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Congress leaders and supporters use old photographs to attack Modi government on farmer protests

Reverse image search showed that two of the four photos are from 2018 which Congress maliciously attempted to pass off as current.

Today farmers from Punjab marched towards Delhi protesting against the recently passed farm reform bills. The farmers were stopped on their way in Haryana by police, using teargas and water cannons. Both Delhi and Haryana police were ready with blockades to prevent the protesters from reaching Delhi. The images of farmers clashing with police were published by media. However, several Congress leaders and affiliated accounts chose to use old photographs to attack the Modi government accusing of mistreating farmers. The Congress sycophants used old farmer protests images from 2018 from Delhi-UP border.

The official Twitter account of the youth wing of the Indian National Congress (IYC) was the first to use old images of 2018 farmers protest to insinuate how farmers are being ill-treated today. Two out of the four pictures used by Congress are that of 2018.

This got the ball rolling for other Congress leaders and the party loyalists. Congress MP Manish Tewari, sharing the same images, Tweeted: “Our farmers right to peacefully protest has become punishable with water cannons & police deployments under @BJP4India’s rule! Misleading & cheating them since 6yrs, this govt is now resorting to force against them-this is BJP’s way of celebrating #ConstitutionDay!

Hussain Haidry, who the “liberal-secular” ecosystem considers to be an emerging poet, who has left no opportunity to disparage Modi Government also jumped on to the bandwagon. Sharing the pictures, Haidry wrote that since it wouldn’t be proper to fly confetti on the Constitution day, the BJP government has decided to ruin the constitution itself.

Likewise, the NSUI’s national secretary Varun Choudhary also used the same old images to discredit Modi government.

Many other loyalists followed in the footsteps. Congress supporters like Tehseen Poonawalla and Prashant Kanojia had also shared the same images to cast aspersions on Modi government but deleted their Tweets later on being called out.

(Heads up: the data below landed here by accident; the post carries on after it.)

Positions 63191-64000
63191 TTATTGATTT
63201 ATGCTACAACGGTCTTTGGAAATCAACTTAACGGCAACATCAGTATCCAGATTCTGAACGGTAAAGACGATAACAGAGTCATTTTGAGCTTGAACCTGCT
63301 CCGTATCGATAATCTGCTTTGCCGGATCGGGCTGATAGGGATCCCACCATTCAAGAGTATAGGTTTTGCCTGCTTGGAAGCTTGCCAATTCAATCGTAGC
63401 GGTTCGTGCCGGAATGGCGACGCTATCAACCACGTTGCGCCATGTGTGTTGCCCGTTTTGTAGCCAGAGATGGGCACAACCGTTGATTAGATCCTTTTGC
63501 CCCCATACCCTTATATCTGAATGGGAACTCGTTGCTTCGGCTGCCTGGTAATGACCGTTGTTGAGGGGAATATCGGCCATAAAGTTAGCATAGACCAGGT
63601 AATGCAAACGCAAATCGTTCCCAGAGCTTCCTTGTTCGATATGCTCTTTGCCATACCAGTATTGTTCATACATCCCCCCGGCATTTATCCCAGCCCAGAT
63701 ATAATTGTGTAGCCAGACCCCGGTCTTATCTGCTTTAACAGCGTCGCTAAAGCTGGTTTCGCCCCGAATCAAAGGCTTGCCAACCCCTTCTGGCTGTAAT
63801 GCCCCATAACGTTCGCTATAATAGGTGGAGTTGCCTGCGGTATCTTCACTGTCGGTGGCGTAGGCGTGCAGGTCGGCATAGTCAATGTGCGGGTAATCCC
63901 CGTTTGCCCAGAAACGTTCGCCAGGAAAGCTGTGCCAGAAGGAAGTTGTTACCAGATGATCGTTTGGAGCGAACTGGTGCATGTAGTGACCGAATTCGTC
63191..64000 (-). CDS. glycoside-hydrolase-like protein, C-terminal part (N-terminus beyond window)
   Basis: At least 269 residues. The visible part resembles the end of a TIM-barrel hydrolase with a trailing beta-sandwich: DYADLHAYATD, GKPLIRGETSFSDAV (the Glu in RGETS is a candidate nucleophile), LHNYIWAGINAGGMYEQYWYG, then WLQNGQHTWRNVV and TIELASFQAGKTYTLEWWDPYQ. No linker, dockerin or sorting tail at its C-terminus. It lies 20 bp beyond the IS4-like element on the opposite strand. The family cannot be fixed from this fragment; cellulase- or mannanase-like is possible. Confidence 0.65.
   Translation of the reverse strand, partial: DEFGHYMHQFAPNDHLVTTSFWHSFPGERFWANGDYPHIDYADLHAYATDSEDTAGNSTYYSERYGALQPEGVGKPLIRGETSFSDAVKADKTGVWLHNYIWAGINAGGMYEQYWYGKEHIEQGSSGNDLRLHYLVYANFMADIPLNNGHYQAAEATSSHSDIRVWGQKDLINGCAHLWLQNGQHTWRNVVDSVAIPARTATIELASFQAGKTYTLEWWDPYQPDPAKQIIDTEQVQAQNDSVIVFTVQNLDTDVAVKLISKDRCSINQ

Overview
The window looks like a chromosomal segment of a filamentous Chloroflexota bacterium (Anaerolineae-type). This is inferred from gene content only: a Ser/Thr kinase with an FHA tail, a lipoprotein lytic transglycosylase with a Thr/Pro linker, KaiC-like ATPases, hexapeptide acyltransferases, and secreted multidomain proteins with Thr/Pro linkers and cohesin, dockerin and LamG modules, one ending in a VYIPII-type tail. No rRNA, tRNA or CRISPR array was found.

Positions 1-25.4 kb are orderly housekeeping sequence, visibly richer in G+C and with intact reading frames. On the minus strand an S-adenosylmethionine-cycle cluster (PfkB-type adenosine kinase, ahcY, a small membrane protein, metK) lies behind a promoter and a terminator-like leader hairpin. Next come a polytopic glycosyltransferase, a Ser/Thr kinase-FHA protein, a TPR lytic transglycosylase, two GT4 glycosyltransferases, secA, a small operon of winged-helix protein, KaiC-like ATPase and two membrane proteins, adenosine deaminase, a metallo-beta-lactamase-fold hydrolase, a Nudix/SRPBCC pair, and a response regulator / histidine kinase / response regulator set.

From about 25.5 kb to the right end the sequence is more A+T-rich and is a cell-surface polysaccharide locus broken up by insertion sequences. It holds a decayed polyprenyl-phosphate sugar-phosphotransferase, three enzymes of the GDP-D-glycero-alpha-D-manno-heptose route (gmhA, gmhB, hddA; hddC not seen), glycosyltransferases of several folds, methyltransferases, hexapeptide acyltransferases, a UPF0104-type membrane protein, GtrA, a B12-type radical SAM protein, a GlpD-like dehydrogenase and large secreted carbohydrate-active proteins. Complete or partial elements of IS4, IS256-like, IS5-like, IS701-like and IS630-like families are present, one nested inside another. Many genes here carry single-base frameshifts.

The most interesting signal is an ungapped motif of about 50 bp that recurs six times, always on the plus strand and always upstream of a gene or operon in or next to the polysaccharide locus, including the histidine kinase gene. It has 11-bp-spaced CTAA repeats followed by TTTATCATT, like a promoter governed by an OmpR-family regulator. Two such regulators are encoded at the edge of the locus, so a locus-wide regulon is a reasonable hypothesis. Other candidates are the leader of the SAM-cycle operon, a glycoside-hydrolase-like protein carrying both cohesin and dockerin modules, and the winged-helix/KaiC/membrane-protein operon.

The truth behind the pictures

The pictures which were used by the Youth Congress and then mechanically copied by rest of the Congress coteries are actually from the year 2018. Two of the photos used by IYC showed water cannons and barricades being deployed by the police to disperse protestors from the gathering. The third photo showed an unidentified dead man, while the fourth one showed a large number of people on the streets.

The reverse image search of two of the four photos showed that the picture was indeed that of 2018 which Congress maliciously attempted to pass off as current.

Image 1: An October 2, 2018 report from The Hindu titled ‘Farmers’ rally to capital turns violent’ carrying the same image as its lead.

Image 2: The results leads to a report from The Quint dated October 3, 2018.

Congress, a repeat offender

However, this is an old habit which the Congress party often indulges in to malign the government. Recently, amidst the ongoing Coronavirus pandemic, Congress had Tweeted two old videos trying to insinuate that BJP government is completely merciless and indifferent towards the marginalised section of the society who have been hit drastically during the lockdown.

On May 12, taking to Twitter, Congress’ SC department shared an old image of a Rohingya refugee in Bangladesh to attack the central government for its alleged inefficiency of handling of the migrant worker’s issue. Sharing the image through the official Twitter handle, Dalit Congress wrote that Modi govt should envisage the helplessness to the faces of these people and do something to help them. However, Twitter user Ankur Singh was quick to spot the lie. Sharing a screenshot of a news report from 2017, the Twitter user pointed out that this image is of some Rohingya refugees in Cox Bazaar, Bangladesh, taken in 2017.

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OpIndia Staffhttps://www.opindia.com
Staff reporter at OpIndia

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